1. Advise to Priya and Rahul to sue under Part 3-5 of the ACL

Issue: The issue is to provide advice to Rahul and Priya to sue manufacturer and supplier under Part 3-5 of the ACL.

Rule and Application: Here, the Australian Consumer Law was applied.

Part 3 of ACL explain on unfair practices, consumer transactions, information standards and the manufacturer liability of for goods with safety defects.

The part 3-5 of the Australian Consumer law, provide an adequate guidance for the manufacturer, importer and the distributor of the product towards safety of consumers. It is advised to Priya and Rahul that legislative invention for manufacturer’s liability can be taken under part 3 -5 of the Australian consumer law towards the claim for personal injury.

Under this, a strict liability is imposed on the manufacturer as well as the importer of the products that are defective that can lead to personal injury or damage to property. Part 3-5 of the ACL provides a consumer to take remedy action against the retailer who is the immediate suppliers of products/ goods.

To hold liability towards the suppliers of products under the Part 3-5 of the ACL, the products must be defective to be legally responsible (Corones, 2011).

The section 138 of ACL deals with the compensation claim for personal injury where the person has suffered injury due to defect in product and liability falls towards manufacturer (Corones, 2011). It is advised that the manufacturer is liable of the baby cot when the new born suffered damage or loss from the product that is defective considering section 138.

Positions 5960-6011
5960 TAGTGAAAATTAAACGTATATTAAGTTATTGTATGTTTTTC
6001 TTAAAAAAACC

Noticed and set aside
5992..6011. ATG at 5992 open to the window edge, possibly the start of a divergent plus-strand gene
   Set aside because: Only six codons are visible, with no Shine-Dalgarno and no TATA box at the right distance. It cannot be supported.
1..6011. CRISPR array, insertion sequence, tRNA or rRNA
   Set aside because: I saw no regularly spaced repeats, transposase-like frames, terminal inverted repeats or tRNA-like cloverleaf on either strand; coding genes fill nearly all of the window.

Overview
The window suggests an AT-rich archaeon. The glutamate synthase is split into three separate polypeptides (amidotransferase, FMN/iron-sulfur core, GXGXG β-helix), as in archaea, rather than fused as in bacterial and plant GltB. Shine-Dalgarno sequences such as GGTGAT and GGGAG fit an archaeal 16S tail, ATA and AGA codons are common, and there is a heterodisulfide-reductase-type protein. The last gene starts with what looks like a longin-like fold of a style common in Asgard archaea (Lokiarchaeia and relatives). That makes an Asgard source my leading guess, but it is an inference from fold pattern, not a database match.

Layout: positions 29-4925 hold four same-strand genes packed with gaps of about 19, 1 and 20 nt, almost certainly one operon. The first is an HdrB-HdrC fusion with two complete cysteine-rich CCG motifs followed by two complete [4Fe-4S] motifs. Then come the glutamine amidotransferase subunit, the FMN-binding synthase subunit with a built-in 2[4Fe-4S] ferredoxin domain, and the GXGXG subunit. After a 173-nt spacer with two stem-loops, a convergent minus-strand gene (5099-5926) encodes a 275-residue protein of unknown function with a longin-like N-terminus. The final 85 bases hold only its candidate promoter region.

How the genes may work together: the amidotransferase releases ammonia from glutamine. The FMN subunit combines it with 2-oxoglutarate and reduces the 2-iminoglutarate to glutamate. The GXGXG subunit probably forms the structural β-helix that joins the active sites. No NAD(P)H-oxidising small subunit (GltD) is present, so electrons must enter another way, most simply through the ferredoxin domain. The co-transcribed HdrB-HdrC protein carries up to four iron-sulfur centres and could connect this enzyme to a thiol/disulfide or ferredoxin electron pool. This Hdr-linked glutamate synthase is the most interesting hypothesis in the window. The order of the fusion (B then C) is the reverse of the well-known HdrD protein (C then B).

To establish manufacturer liability, Priya and Rahul need to prove the defect existence in Sleep Sound and injury suffered to new born baby due to the defect.

Also, referring to the section 139, the manufacturer can also be held liable as a person has suffered damage (shock to Priya) in case when the baby has injury due to the product defect. Also, under section 9 (1) of the ACL, the defective good is one when its safety is entitled to expect by public and not by a particular person (Corones, 2011).

Also, in regards to the defective concept, it is advised that under the Part 3–5, the plaintiff has right as well as the responsibility of proving that the baby cot product, Sleep Sound was defective and also establish that the baby has suffered damage because of the product defect.

It is advised to the plaintiff that they need to establish and show a causal link to sue under Part 3-5 of the ACL. Here, the case of Peterson v Merke Sharpe & Dohme (Aust) Pty Ltd (2010) 184 FCR 1 can be referred where the court was not certain to find a causal link among the injury to Mr. Peterson and defect (from taking Vioxx) as the person has heart problems and other health conditions (Faunce, 2010).

The manufacturer in such case can present that injury was caused due to buyer/ customer own conduct thus, can lead to situation of contributory negligence.

Thus, it can be advised to Rahul and Priya that to sue under Part 3-5 of the ACL considering the manufacturer liability as well as of importer for goods that has safety defect with right of getting compensation for the damage/ loss caused by the use of defective product.

Under Part 3-5 of the ACL, the manufacturer and importer would have statutory liability to provide compensation to person suffering injury as a result of their product and also put aside the issue related with contract, breach of duty and duty of care existence under the tort law.